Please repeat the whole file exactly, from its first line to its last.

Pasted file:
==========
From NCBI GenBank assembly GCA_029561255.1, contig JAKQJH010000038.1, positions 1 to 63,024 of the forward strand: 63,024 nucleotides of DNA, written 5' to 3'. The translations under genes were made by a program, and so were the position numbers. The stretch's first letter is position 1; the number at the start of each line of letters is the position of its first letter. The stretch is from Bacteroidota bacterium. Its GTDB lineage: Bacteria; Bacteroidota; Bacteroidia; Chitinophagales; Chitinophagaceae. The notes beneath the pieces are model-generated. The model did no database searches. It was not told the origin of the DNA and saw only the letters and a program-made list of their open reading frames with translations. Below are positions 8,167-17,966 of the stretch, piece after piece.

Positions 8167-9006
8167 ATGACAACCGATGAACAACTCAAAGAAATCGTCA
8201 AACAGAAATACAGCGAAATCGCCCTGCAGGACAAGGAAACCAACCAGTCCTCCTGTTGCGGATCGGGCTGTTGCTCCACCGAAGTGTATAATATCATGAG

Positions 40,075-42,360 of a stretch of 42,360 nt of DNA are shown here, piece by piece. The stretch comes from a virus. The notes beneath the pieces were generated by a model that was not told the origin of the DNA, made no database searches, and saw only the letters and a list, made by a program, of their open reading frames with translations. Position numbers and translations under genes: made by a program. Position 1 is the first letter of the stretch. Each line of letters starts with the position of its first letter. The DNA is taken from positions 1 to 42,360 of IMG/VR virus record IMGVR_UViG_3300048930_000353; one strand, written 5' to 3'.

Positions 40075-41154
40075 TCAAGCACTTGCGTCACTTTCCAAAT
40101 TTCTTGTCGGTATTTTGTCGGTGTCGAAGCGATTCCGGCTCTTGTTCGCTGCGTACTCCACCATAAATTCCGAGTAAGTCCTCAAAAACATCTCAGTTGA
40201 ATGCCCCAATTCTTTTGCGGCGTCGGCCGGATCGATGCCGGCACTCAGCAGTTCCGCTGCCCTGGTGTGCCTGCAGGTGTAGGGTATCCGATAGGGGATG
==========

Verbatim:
From NCBI GenBank assembly GCA_029561255.1, contig JAKQJH010000038.1, positions 1 to 63,024 of the forward strand: 63,024 nucleotides of DNA, written 5' to 3'. The translations under genes were made by a program, and so were the position numbers. The stretch's first letter is position 1; the number at the start of each line of letters is the position of its first letter. The stretch is from Bacteroidota bacterium. Its GTDB lineage: Bacteria; Bacteroidota; Bacteroidia; Chitinophagales; Chitinophagaceae. The notes beneath the pieces are model-generated. The model did no database searches. It was not told the origin of the DNA and saw only the letters and a program-made list of their open reading frames with translations. Below are positions 8,167-17,966 of the stretch, piece after piece.

Positions 8167-9006
8167 ATGACAACCGATGAACAACTCAAAGAAATCGTCA
8201 AACAGAAATACAGCGAAATCGCCCTGCAGGACAAGGAAACCAACCAGTCCTCCTGTTGCGGATCGGGCTGTTGCTCCACCGAAGTGTATAATATCATGAG

Positions 40,075-42,360 of a stretch of 42,360 nt of DNA are shown here, piece by piece. The stretch comes from a virus. The notes beneath the pieces were generated by a model that was not told the origin of the DNA, made no database searches, and saw only the letters and a list, made by a program, of their open reading frames with translations. Position numbers and translations under genes: made by a program. Position 1 is the first letter of the stretch. Each line of letters starts with the position of its first letter. The DNA is taken from positions 1 to 42,360 of IMG/VR virus record IMGVR_UViG_3300048930_000353; one strand, written 5' to 3'.

Positions 40075-41154
40075 TCAAGCACTTGCGTCACTTTCCAAAT
40101 TTCTTGTCGGTATTTTGTCGGTGTCGAAGCGATTCCGGCTCTTGTTCGCTGCGTACTCCACCATAAATTCCGAGTAAGTCCTCAAAAACATCTCAGTTGA
40201 ATGCCCCAATTCTTTTGCGGCGTCGGCCGGATCGATGCCGGCACTCAGCAGTTCCGCTGCCCTGGTGTGCCTGCAGGTGTAGGGTATCCGATAGGGGATG